What is brain atrophy?
People with brain atrophy, also called cerebral atrophy, lose brain cells (neurons), and connections between their brain cells and brain volume often decreases. This loss can lead to problems with thinking, memory and performing everyday tasks. The greater the loss, the more impairment someone has.
There are two types of brain atrophy:
- Focal: Damage occurs in one area of your brain.
- Generalized: Damage expands to your entire brain.
Is brain atrophy a normal part of aging?
People lose some brain cells as they get older, and brain volume decreases as well, but healthcare providers use the term “brain atrophy” when a person has more brain changes than expected for age. Here, the damage happens faster than the typical aging process.
Who is at risk for brain atrophy?
Some factors may increase your chances of developing brain atrophy, such as:
- Advanced age.
- Family history of genetic disorders, such as Huntington’s disease.
- Family history of neurological disorders, such as Alzheimer’s disease.
- Head or brain injury.
- Heavy drinking (alcohol use disorder).
Does brain atrophy lead to dementia?
There’s a connection between brain atrophy and dementia. Specifically, dementia causes extreme brain atrophy. Dementia is a general term that describes severe thinking problems that interfere with daily life.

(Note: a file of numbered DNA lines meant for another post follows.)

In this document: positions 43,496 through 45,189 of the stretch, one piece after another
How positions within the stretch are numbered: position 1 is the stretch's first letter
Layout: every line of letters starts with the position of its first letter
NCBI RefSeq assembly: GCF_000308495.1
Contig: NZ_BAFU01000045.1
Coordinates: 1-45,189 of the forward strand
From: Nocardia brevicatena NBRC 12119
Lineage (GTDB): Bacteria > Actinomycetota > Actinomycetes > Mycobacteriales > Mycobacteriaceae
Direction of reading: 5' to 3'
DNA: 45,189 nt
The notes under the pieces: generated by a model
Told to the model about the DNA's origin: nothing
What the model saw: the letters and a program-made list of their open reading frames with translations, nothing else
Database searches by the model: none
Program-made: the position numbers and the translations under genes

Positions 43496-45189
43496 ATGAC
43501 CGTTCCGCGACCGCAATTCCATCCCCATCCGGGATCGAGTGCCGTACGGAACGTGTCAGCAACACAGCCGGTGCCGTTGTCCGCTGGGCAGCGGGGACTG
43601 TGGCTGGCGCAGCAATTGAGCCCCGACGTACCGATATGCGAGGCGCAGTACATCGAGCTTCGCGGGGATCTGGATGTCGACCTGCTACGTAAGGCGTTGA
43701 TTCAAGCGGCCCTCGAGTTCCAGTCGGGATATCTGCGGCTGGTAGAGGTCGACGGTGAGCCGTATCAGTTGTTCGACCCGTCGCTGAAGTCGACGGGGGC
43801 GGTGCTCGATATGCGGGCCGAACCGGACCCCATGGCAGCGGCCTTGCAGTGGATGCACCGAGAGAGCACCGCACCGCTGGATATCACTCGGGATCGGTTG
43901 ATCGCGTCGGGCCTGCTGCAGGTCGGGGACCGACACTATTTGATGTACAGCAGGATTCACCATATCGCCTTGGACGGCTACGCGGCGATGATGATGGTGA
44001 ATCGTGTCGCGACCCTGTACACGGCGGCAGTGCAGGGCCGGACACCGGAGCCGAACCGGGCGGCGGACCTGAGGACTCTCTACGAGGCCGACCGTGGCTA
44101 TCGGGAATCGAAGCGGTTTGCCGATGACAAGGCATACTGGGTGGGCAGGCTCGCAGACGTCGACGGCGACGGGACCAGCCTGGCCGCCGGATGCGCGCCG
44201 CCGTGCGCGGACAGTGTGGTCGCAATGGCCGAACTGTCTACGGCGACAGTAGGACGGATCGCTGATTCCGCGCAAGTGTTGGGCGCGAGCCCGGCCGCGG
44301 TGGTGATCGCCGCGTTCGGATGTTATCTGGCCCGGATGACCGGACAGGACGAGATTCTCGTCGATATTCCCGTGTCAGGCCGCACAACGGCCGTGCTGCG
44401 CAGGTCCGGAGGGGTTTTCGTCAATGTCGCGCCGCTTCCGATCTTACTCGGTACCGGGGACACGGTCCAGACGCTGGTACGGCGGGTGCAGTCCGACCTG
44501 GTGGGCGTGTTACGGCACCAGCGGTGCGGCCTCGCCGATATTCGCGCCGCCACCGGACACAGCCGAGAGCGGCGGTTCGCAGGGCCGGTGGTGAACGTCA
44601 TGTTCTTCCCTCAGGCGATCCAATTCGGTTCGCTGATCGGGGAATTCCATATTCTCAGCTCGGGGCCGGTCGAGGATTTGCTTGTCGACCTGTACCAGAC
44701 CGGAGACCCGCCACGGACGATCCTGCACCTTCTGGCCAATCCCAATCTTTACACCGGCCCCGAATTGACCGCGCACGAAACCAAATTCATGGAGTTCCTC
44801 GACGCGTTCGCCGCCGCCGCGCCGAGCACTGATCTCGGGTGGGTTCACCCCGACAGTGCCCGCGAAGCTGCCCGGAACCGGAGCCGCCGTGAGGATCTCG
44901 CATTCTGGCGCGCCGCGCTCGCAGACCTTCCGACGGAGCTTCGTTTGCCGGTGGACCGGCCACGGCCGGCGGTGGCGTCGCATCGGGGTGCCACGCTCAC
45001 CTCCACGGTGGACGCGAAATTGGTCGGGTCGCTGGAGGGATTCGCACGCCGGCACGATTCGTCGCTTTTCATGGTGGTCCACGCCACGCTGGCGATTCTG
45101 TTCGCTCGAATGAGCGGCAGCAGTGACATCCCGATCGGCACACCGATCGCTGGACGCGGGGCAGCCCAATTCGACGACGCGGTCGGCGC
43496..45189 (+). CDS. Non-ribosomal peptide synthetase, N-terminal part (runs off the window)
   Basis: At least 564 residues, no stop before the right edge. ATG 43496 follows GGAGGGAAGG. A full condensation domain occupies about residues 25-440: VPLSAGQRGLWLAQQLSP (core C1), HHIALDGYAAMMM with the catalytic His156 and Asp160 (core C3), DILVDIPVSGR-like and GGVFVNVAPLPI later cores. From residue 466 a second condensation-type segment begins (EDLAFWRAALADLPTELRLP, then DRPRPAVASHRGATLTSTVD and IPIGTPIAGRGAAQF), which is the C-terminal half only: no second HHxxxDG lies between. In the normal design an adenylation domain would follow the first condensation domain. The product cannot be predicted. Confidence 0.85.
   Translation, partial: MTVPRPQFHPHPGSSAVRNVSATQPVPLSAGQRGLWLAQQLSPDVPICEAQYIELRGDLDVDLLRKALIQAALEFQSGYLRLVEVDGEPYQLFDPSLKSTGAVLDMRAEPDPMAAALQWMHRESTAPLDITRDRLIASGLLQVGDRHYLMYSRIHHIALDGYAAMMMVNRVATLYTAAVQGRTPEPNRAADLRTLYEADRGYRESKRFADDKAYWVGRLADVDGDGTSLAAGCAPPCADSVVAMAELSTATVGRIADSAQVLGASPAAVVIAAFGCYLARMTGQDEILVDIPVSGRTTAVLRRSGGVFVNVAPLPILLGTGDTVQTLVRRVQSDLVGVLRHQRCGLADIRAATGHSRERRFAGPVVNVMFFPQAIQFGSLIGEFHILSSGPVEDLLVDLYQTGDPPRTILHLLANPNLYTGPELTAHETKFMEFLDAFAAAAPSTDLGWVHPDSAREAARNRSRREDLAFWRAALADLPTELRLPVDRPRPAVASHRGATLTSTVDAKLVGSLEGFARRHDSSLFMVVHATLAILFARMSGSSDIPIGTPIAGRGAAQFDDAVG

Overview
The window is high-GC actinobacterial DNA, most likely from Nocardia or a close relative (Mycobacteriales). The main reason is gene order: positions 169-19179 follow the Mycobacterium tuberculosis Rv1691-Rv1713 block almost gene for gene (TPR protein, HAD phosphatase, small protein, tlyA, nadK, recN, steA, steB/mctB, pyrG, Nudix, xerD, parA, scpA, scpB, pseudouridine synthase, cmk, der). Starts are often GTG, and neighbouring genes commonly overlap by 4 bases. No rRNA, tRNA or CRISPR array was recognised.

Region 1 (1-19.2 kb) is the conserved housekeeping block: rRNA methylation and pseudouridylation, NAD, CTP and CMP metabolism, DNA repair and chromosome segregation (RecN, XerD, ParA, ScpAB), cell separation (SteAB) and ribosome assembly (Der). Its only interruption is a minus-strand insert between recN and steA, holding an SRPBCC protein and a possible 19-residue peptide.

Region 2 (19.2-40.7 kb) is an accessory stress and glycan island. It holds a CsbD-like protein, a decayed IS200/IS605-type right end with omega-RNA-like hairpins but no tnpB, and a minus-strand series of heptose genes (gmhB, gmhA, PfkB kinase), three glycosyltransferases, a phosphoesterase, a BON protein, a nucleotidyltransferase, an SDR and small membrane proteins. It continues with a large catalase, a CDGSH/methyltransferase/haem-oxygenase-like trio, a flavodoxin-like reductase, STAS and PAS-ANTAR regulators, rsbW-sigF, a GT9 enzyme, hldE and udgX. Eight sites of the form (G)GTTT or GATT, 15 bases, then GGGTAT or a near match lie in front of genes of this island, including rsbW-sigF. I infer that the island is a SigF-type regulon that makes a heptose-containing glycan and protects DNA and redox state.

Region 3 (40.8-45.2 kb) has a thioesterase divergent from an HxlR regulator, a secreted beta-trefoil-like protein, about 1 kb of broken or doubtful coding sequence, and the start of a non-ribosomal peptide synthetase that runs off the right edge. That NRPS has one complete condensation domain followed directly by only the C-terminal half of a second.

The most common type of dementia is Alzheimer’s disease.
Does brain atrophy cause aphasia?
People with aphasia (speaking and language problems) as part of an underlying neurodegenerative disease like Alzheimer’s disease often have brain atrophy as well. Here, damage occurs in areas responsible for producing and processing language. This disorder ranges in severity. Some people have trouble recalling the correct name for people, places and things. Others are completely unable to communicate.
Symptoms and Causes
What causes brain atrophy?
Many different disorders, neurodegenerative diseases, infectious diseases and severe injuries can cause brain atrophy, including:
- Cerebral palsy.
- HIV and AIDS.
- Huntington’s disease.
- Multiple sclerosis.
- Traumatic brain injury.
- Alzheimer’s disease
What are the symptoms of brain atrophy?
Symptoms of brain atrophy vary depending on which specific part of your brain is damaged. Symptoms also range from mild to severe.
In general, brain atrophy happens with various conditions, and symptoms can vary to include:
- Difficulty speaking.
- Difficulty writing.
- Inability to understand the meaning of words.
- Loss of language.
- Memory problems.
- Mood and personality changes.
- Poor judgment.
- Bitter or metallic taste.
- Loss of consciousness.
- Teeth clenching.
Diagnosis and Tests
How is brain atrophy diagnosed?
To diagnose brain atrophy and any underlying condition, your healthcare provider will usually ask about your:
- Symptoms. When did they first start? How often do they occur? Have they gotten worse over time?
- Medical history.
- Family history of health conditions.
Your healthcare provider will also use different tests to evaluate your brain function. Tests might look at:
- Eye movement.
- Problem-solving abilities.
Does brain atrophy show on MRI?
Yes, brain atrophy can show up on magnetic resonance imaging (MRI), a test that creates pictures of your brain.
A computed tomography (CT) scan can also detect brain atrophy. But an MRI is more sensitive in revealing damage that occurs in some specific regions area of your brain (focal damage).